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«Some kids have one mom, others have more.» The line is from a storybook that two mothers-to-be are handcrafting for their adoptive daughter, as they await her imminent arrival into their home. They paste photographs into the pages as they deliberate over how to phrase the family history they are lovingly creating. As intimate, fly-on-the-wall documentary Her Mothers develops, however, it is clear that the new little addition to this couple’s life is not the only person in need of understanding and accepting the legitimacy of a dual-mother family structure. As two lesbians seeking to adopt a Roma toddler under Viktor Orbán’s right-wing government in Hungary, Nóra and Virág are all too aware that their very identities are right in the firing line of the anti-immigrant, «Christian family values» rhetoric and policy being aggressively pushed by the ruling alliance. A loophole the state is endeavouring to close means that, while lesbians cannot legally adopt as a couple, they can go through the process separately as single parents, then cohabiting with only one of them technically designated as the mother. But societal discrimination is rife, and politicians can frequently be heard stoking anti-gay sentiment in the media. Marriage is declared an act only between a man and a woman, and same-sex adoption is compared to paedophilia as the state moves to shut down all non-governmental organisations — indeed, any force able to advocate for the basic human rights of minorities.
Lengthy and uncertain
The film, directed by Asia Dér and Sári Haragonics and screening in the Documentary competition of the Sarajevo Film Festival, spans several years, as Nóra and Virág navigate what is a lengthy and uncertain adoption application process. The pair are no strangers to outspoken resistance against the ruling regime — they met at a protest against the erosion of democracy in 2011 as Nóra was documenting it and Virág, then a member of the incumbent Green parliamentary opposition, was demonstrating. A psychologist who speaks with them as part of the adoption process tells them that the fact they are already accustomed to fighting for acceptance every day means they will be a good fit as role models for a Roma child. Given the society’s entrenched xenophobia, such a child will inevitably have to grapple with a sense of being «other». But the daily pressures of discrimination add, of course, to the trepidation and anxiety natural to any expecting parent over whether they will be able to provide the care and protection required of such a mammoth task as childraising, and even whether their application will be successful. A negligent oversight on the part of the adoption services sees an employee leave without passing on their case, resulting in it languishing in inactivity. Are they being blocked due to prejudice, or are the hold-ups simply a byproduct of bureaucratic chaos? They can never be sure. As Orbán’s rule leans ever-more toward authoritarianism, the psychic toll increases. Nóra suffers a sleepless night over fears Neo-nazis might find out where they live and hang their pet dogs: a vivid imagining that shows how oppression seeps into all corners of a citizen’s life.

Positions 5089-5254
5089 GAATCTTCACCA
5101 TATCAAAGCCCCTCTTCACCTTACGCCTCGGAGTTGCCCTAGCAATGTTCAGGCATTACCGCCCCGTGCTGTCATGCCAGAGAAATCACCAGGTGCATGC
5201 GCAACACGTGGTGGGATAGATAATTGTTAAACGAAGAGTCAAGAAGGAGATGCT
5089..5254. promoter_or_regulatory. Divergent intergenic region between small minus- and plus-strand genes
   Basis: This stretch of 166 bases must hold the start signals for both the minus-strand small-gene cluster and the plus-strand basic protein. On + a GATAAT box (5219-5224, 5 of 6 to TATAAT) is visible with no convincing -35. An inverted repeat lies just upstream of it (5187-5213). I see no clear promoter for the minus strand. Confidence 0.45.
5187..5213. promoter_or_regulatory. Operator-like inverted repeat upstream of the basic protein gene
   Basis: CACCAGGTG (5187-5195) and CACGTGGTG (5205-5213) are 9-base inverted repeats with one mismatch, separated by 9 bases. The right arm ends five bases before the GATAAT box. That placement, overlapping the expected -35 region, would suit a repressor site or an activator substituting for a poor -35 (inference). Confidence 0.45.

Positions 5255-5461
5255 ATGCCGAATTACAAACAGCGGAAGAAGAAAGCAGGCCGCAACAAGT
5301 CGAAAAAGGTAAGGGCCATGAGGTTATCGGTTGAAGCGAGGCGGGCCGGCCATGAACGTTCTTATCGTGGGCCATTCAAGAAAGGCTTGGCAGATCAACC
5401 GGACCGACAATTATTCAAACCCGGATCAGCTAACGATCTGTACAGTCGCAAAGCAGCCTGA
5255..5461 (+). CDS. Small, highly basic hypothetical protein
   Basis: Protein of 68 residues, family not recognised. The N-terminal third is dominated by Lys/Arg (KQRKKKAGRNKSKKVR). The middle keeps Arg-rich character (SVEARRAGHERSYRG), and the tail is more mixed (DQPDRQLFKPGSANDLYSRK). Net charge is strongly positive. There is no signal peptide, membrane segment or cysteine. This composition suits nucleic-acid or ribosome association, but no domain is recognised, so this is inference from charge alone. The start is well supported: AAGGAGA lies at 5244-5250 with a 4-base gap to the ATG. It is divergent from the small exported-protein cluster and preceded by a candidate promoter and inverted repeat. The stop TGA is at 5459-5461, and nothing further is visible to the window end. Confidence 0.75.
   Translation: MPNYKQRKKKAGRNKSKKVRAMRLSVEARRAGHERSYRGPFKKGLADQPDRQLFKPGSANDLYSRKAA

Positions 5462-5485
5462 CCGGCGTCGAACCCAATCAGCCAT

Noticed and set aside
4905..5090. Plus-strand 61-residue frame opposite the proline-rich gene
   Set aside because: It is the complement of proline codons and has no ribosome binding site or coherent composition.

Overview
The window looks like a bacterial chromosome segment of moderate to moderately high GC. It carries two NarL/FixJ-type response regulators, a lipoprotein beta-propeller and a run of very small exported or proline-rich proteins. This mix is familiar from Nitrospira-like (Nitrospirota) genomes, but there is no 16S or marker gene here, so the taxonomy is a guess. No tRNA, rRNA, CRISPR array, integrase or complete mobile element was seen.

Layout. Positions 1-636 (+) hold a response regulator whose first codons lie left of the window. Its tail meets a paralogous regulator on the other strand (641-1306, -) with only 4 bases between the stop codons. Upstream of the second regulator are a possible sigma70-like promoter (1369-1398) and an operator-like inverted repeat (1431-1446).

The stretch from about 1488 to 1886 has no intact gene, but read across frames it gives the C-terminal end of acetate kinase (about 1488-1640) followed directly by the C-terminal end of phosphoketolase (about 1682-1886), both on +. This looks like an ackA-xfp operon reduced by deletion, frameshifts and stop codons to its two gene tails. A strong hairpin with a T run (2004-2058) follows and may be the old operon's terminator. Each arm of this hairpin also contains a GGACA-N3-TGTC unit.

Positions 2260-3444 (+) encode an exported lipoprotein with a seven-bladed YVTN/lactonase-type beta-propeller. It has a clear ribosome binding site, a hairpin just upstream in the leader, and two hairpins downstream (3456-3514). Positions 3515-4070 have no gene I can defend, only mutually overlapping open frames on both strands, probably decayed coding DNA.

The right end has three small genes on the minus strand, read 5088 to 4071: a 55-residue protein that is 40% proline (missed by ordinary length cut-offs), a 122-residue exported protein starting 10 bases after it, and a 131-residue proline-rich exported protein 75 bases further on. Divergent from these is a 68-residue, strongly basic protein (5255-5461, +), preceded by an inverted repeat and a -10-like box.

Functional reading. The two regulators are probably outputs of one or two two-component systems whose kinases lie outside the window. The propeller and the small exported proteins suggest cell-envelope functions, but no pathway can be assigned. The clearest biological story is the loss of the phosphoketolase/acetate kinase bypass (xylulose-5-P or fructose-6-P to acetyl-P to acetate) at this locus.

Nóra and Virág are all too aware that their very identities are right in the firing line of the anti-immigrant, «Christian family values» rhetoric and policy…
Other options for parenthood, such as artificial insemination using the sperm of a male family member, are considered but carry their own logistical and emotional minefields. Despite the hurdles, the couple finally gets the phone call they’ve been waiting for. When the little girl comes into their lives, we see happy family scenes of Christmas and sledding, but admirably, the film does not gloss over the challenges of parenthood, or play up the couple’s «normality». She suffered several years of serious neglect before the adoption, and imbuing her with a sense of love and comfort without spoiling her or indulging any behavioural problems is a tough balance to strike. What’s more, establishing roles within the family proves tricky, with one «Mama» and a more nebulously defined figure. Nóra and Virág must work hard to each find their sense of belonging in parental identities.
Since they both submitted adoption applications, they must also discuss the possibility of a second child, as their desire to emigrate, with all the career and lifestyle disruption that entails, also solidifies under Hungary’s rising clampdown on liberties and human rights. In other words, even after parenthood is achieved, basic security, let alone expanding family size, are issues both fraught and ongoing. Moving to Vienna may pose a solution, but being a kind of exile, it’s one that is bittersweet. As nations such as Hungary and Poland ramp up anti-LGBTQ and anti-migrant measures amid a backsliding on democracy and normalisation of hate speech, and fear of persecution causes flight within the EU to its more tolerant corners, the lines of division that threaten a total unraveling of the European Union project are painfully apparent.
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